Kizyr wrote:Chicago: Bock's Ordered Books

I've never heard of this. I'd pick in front of Anish Kapoor's bean (Cloud Gate is the proper name for the bean). I don't know Chicago that well though.

EvilDuckie wrote: Brandenburger Tor for Berlin


What about Venice Beach for LA? And perhaps somewhere on the Golden Gate bridge for San Francisco? I'm not sure about these. For Sydney I'd choose the Rocks, looking over Sydney Harbour bridge.

Re: New York, New York

Posted: Fri Jan 20, 2012 4:49 pm UTC
by Enuja
I live in Chicago (for the past 2.5 years, and I have done barely two days of sightseeing), have never heard of Bock's Ordered Books, and would meet by the Bean (Cloud Gate). The Bean is relatively new, but it was designed to be a tourist hot spot, has some places to sit, and is relatively easy to find. The train stations for Chicago are terrible places to meet, because the city transit doesn't have a single central station (it has a downtown loop, where all the trains turn around, but there are lots of stops in the loop) and the amtrack/commuter rail downtown station is out of the way and not particularly well known, except to commuters.

Re: New York, New York

Posted: Fri Jan 20, 2012 5:16 pm UTC
Kizyr wrote:- London: gates in front of Buckingham Palace

This would be very hard to do successfully. Not only are the gates quite long, but there's always a massive dense crowd there and, if there's an event or the changing of the guard that's only going to be worse.

I wouldn't go with St Paul's cathedral, again, due to crowds of tourists, or any of the bridges due to the size of the area you'd be trying to meet in.

I believe the "standard" one is by the base of Nelson's column, but that also suffers from being a reasonable area and, if there's an event, enormous crowds.

The statue of Eros in Picadilly circus would be a better meeting point, the busy-ness isn't too bad and it's a very small area.

Re: New York, New York

Posted: Fri Jan 20, 2012 5:44 pm UTC
by apricity
In New York my first thought was actually Penn Station, since that's where my bus or train would arrive. The center of Grand Central would be much better though, as Penn is somewhat confusing. Top of the Empire State building wouldn't work because there's a line and a fee. Times Square could work, if they both happened to go to the same spot.
Brooklyn's a little more straightforward, I think. I'd go to City Hall Plaza.
The Prudential Building is the obvious spot in Boston, with South Station a probable second (though its centrality is diminished by the existence of North Station as well).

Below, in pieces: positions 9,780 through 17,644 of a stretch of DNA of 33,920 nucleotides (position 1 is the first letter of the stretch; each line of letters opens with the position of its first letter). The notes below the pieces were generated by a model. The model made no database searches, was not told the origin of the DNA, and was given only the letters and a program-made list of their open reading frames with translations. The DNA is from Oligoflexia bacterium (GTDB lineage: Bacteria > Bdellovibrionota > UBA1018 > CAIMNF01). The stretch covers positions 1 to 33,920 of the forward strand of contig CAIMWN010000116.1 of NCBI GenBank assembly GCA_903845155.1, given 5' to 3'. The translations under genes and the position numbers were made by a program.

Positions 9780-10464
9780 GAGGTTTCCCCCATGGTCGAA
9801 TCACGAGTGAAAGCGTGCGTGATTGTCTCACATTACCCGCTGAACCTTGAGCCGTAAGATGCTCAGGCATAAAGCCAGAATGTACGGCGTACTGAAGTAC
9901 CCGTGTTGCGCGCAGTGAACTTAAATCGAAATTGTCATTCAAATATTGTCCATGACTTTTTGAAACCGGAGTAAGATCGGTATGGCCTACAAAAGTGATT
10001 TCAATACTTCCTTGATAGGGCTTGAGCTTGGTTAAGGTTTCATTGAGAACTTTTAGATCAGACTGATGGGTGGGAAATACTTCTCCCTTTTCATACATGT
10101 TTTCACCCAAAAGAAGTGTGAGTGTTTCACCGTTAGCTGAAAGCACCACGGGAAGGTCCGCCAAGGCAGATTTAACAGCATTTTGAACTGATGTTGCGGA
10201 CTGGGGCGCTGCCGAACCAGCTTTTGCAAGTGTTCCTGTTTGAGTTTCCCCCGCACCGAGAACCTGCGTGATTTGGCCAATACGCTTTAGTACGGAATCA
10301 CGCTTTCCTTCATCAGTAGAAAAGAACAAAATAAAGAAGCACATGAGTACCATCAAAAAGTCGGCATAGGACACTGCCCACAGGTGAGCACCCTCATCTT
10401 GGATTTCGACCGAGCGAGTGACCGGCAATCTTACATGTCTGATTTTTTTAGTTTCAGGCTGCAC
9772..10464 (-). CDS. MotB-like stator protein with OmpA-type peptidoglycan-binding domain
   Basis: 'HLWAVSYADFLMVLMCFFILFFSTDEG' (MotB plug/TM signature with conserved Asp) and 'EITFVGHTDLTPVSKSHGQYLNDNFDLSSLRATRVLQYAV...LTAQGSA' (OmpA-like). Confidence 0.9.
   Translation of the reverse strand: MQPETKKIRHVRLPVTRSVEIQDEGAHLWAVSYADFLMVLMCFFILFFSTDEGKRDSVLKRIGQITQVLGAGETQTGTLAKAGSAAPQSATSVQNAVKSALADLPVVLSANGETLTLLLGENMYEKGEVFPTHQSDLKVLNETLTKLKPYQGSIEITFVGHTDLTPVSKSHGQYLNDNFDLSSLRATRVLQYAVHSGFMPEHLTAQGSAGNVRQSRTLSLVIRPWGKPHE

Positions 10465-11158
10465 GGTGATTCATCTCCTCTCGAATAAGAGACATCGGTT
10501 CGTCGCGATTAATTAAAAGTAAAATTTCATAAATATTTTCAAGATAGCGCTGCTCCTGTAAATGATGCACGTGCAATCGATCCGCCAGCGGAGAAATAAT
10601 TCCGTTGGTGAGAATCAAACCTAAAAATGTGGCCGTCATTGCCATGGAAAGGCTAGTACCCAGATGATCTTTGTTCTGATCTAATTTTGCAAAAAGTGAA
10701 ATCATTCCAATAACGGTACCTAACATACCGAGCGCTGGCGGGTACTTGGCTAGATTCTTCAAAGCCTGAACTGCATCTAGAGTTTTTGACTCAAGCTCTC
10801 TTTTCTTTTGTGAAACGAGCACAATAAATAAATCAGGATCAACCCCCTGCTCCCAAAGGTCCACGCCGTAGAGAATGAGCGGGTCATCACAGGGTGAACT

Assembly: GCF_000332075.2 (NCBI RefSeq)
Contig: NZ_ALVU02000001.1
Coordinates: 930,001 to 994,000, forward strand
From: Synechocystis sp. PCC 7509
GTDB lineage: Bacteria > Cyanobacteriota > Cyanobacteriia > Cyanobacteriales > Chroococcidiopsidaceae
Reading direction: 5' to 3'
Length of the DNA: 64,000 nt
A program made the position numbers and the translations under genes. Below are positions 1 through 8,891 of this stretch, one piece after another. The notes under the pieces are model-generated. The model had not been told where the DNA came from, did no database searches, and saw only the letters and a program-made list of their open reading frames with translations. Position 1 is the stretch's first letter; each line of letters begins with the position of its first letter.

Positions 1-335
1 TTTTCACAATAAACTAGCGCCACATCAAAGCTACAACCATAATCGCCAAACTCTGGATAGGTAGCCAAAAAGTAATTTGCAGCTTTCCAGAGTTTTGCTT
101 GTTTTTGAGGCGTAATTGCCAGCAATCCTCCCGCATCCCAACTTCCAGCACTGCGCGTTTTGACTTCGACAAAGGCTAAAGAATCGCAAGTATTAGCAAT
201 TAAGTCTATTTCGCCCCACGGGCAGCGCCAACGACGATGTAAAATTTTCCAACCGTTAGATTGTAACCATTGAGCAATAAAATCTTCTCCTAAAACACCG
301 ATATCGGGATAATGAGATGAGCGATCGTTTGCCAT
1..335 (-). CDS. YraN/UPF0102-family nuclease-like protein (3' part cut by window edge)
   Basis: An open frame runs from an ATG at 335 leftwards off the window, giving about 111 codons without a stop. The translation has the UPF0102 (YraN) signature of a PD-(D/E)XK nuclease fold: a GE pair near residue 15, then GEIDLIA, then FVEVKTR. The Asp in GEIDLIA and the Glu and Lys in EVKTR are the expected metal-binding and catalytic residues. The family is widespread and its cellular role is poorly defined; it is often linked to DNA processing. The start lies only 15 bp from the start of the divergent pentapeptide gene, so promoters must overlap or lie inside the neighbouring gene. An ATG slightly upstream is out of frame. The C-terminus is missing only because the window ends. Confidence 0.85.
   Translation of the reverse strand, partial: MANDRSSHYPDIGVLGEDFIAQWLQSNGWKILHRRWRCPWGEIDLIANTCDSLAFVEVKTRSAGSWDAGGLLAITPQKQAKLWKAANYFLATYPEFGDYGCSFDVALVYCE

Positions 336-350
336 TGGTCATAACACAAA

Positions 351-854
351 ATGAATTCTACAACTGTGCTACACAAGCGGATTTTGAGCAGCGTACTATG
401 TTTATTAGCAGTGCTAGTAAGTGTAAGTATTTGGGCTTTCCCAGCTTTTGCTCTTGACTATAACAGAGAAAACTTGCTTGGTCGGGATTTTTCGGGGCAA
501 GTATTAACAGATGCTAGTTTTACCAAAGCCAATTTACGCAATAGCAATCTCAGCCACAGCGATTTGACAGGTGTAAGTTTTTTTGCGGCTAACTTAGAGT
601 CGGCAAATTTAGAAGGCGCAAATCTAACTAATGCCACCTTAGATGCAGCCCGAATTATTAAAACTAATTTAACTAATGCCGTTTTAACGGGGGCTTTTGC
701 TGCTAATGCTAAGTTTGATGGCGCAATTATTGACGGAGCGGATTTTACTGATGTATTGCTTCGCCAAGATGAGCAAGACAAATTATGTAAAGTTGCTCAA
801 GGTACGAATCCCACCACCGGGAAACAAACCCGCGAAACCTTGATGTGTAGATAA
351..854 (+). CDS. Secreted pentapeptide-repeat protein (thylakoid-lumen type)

In DC I would also say Washington Monument (even though I prefer the Lincoln!). The White House would be better but I certainly wouldn't want to risk being arrested for loitering around there.
Florence is easy, the Duomo.
Rome would be the Colosseum.
Jerusalem would be the Western Wall.
Montreal would probably be the Notre Dame Basilica.
I've never been to Seattle but I would argue that that's the easiest, as I know nothing about its landmarks besides the Space Needle.
New Orleans would be the St. Louis Cathedral.

On a side note, it's kind of incredible how many of these places are religious.

Re: New York, New York

Posted: Sat Jan 21, 2012 1:32 am UTC
by Wiskie
Having been to Chicago enough to consider it one of my numerous hometowns, I would far and away go with the bean or simply Millennium Park in general. The reason why this is easy isn't because there's a dearth of things to do in Chicago (I mean, you might say, "a bean, seriously!?") but because both the lakefront area and the Magnificent Mile are so spread out that there's hardly a central tourist hub in either of them.

If you knew the stranger's personality or age, you might choose Wrigley Field or Navy Pier or something. But insofar as it was an option, I'd go with the bean.

I'd be curious about a place like Dublin, because when I visited there, it didn't seem like there was any real city center. Maybe the Temple Bar area? Or maybe you wouldn't consider Dublin a large city in the first place?

Re: New York, New York

Posted: Sat Jan 21, 2012 8:45 pm UTC
by IcedT
I can second Houston as a city that'd be tough to do this in. There's a real shortage of landmarks here. I might try the Galleria, but that place is so massive even if you both went there the odds of meeting are slim.

Wiskie wrote:I'd be curious about a place like Dublin, because when I visited there, it didn't seem like there was any real city center. Maybe the Temple Bar area? Or maybe you wouldn't consider Dublin a large city in the first place?